Australia has a new president. No, we haven’t become a republic overnight; I am referring to the Senate president.
You might not be familiar with this position. But if you check your copy of the Australian Constitution, you’ll find this modern-sounding creature discussed in sections 17 and 18, which have been there since 1901. (What you won’t find in the Constitution is any reference to the prime minister.)
The president of the Senate is the presiding officer of the Senate chamber — the equivalent of the speaker in the House of Representatives. If you are arranging a formal event, the president ranks ahead of the deputy prime minister, the chief justice and former prime ministers.
To preserve the equal representation of the states — the principle that underlies the makeup of the Senate — the president not only chairs debate in the chamber but also has the right to vote on any matter. These days, though, presidents rarely speak during debates.
With the current crossbench of fourteen (encompassing four parties and an independent) between the government and opposition, debate in the Senate matters. It therefore matters that a competent, impartial and respected president is presiding over it.
The incumbent, Scott Ryan, was generally regarded as meeting these requirements. (Just ask Labor’s Penny Wong.) But he recently announced he was bringing forward his resignation as president from the next election to the next parliamentary sitting. So when parliament resumed this week the Senate had to choose a new president.
The current convention is that the president is elected from the party or coalition that forms government. The convention matters, because only during one parliamentary term this century — the last term of the Howard government — has the government of the day actually controlled the Senate. Given the propensity of maverick senator Barnaby Joyce to cross the floor during those years, even that control wasn’t total.
But there is no constitutional provision along these lines. The Greens have proposed alternative candidates in the past. If Labor had supported one of them, things could have got interesting. Senator Wong has argued that “convention is not a blank cheque.” But this week’s election proceeded as normal.
The Liberal senator Slade Brockman beat fellow Western Australian Dean Smith to become the government’s nominee, and thus the president. How does Senator Brockman compare to earlier presidents? He would continue a pattern of the outlying states being well-represented in the role: although Senator Ryan was only the second president from Victoria, four each have come from Queensland, Western Australia and Tasmania, and six from South Australia.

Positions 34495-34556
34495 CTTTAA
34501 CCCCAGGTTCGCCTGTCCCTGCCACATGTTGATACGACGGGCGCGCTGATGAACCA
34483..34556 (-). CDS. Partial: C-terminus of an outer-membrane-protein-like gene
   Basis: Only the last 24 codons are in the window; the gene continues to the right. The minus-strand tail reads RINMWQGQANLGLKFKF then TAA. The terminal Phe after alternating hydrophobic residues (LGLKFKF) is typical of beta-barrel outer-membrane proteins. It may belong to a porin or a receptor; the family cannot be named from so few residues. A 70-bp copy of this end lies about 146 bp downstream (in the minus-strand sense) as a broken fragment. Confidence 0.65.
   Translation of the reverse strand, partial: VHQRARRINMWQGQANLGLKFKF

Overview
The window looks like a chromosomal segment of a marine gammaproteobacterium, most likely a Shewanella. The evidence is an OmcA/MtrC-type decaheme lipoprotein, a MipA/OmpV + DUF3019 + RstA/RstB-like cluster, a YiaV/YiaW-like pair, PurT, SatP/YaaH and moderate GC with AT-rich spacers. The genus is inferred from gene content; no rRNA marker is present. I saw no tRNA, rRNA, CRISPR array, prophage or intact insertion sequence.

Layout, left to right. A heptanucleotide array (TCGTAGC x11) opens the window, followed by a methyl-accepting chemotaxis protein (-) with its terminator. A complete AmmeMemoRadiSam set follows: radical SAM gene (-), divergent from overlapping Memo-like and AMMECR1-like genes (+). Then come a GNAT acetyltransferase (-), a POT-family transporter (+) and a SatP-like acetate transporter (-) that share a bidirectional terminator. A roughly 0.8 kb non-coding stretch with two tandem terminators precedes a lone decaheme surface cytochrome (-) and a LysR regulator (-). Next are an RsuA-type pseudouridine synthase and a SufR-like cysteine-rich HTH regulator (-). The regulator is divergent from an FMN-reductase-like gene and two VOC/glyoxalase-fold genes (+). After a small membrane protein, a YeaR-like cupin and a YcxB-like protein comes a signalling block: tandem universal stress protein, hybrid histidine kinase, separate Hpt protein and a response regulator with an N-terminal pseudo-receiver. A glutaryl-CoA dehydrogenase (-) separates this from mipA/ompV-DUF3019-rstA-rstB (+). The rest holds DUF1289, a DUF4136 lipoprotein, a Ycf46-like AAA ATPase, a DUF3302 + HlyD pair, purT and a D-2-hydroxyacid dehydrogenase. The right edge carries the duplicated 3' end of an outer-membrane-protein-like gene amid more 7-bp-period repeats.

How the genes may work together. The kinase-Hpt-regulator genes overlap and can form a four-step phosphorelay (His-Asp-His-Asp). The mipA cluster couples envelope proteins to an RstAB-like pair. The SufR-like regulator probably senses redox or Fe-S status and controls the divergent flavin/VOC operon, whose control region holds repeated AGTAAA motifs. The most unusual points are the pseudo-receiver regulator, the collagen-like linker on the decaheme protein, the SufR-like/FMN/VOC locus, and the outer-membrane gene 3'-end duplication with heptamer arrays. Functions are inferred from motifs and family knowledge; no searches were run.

Slade was born in 1970. It’s possible his parents were early fans of the English glam rock group of that name — though more likely he was named after the surveyor and explorer, Frederick Slade Drake-Brockman, the father of WA senator Edmund Drake-Brockman.
Senator Brockman would be one of the youngest senators to take up a role that has usually gone to an “elder statesman.” The first president, Richard Baker, was one of the founding fathers of federation. John Hayes was a former Tasmanian premier. Senator Ryan was only the third president under fifty.
He would also be one of the shortest-serving senators to take up the role, having only sat in the Senate since 2017. His relevant experience goes back further, however, to his eight years as chief of staff to senator Mathias Cormann. Other than the first president, of course, the president with the shortest service in the Senate when appointed was Alister McMullin. He became president after only two years in the chamber but went on to become the longest-serving president, serving from 1953 to 1971.
A few records broken, in other words, and the government will no doubt be hoping that he also avoids being among the shortest-serving presidents by having to relinquish his place after the next federal election. •